An Olympic-sized Accomplishment for Vancouver
The city of Vancouver, the host of the 2010 Winter Olympics, should be highly praised for their successful efforts in being innovative yet environmentally friendly and sustainable.
Let’s take transportation for example. A lot of thought has definitely gone into it; the Skytrain lines were extended to ensure that it would reach more places as well as the locations for the Olympic venues for the tourists so that they would not need to use a car as often therefore reducing the emission and pollution for Vancouver, saving money for tourists, and makes more places accessible for those who are residents of BC even in the future: a perfect win-win-win situation (win for translink(more $); win for the tourists (cheaper transportation); and win for the locals(less traffic on the streets) ). What else could be a better strategy?
The Olympic Village is also quite a sleek design. Its design goal is not so much to create a building with a beautiful exterior and unrealistic pricing, but a building that may very well prove to be the role model for the buildings of the future. With the living space in Vancouver becoming more and more limited and the cost of land soaring while pollution becomes an increasing problem, the environmentally friendly buildings, complete with a green roof and solar panels along with many other energy-saving and eco-friendly functions and tagged with an economical cost, is a realistic and sustainable solution.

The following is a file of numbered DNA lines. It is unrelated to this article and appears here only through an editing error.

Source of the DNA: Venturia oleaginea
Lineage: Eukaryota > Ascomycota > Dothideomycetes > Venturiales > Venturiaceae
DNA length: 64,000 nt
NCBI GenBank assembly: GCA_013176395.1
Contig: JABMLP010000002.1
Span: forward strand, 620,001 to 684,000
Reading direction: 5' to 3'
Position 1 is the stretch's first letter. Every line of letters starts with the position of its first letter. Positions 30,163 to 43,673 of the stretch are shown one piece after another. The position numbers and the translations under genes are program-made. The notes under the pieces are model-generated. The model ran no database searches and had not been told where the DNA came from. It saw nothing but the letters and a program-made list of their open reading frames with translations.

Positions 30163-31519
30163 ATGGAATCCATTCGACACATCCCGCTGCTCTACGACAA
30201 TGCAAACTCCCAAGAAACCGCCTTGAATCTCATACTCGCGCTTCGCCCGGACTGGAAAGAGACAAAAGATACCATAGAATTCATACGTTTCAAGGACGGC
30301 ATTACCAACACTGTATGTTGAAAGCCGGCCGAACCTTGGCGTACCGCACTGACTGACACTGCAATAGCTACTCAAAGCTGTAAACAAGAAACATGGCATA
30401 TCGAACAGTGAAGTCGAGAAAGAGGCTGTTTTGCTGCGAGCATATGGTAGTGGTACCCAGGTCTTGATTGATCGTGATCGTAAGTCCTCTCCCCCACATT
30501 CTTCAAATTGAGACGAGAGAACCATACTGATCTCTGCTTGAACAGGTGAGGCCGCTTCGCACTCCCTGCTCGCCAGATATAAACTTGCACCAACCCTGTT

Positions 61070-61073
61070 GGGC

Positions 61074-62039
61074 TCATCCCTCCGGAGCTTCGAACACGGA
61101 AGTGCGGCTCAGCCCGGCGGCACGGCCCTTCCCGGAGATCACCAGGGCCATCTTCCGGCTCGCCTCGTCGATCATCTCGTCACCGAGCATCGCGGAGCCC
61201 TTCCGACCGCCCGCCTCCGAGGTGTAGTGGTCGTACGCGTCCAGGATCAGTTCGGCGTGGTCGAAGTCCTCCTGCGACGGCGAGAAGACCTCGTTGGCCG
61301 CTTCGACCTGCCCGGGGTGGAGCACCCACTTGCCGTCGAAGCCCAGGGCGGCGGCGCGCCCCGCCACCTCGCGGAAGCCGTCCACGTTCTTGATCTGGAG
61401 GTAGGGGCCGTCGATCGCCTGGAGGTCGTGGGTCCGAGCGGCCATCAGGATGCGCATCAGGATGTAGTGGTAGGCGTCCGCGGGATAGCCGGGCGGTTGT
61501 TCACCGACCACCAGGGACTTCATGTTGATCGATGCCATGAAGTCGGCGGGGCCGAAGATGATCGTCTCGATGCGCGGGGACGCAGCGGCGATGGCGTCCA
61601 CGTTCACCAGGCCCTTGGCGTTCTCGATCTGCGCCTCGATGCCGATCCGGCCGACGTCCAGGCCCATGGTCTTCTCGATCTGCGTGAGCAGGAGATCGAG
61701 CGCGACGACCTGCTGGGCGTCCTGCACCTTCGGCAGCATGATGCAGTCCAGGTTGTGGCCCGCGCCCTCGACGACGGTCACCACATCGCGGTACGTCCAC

Even for the venues, many are quite huge feats of accomplishment. The Richmond Olympic Oval for example, has a roof made with pine beetle-bitten wood that had been discarded. Imagine how many young trees could have been killed to build a structure spanning 100m x 200m. Now, that’s how many trees were saved.
Fine, there were definitely hardships along the way such as how they used an amount of money that exceeded their initial expectations and fine, they had hiccups here and there with protests. However if you put all this aside and take a look at the big picture, with all the money and effort put into making this event possible not only benefiting the two weeks of Olympics, but also the future of the city and better the innovation for the world, I think the troubles are well worth the long-term result.
It truly has met the criteria of sustainability, innovation, and being environmentally friendly with flying colors. There are still some improvements that could be made, but it’s a great start. It may be the end of the 2010 Winter Olympics, but a great start for innovation. Good for you, Vancouver & VANOC.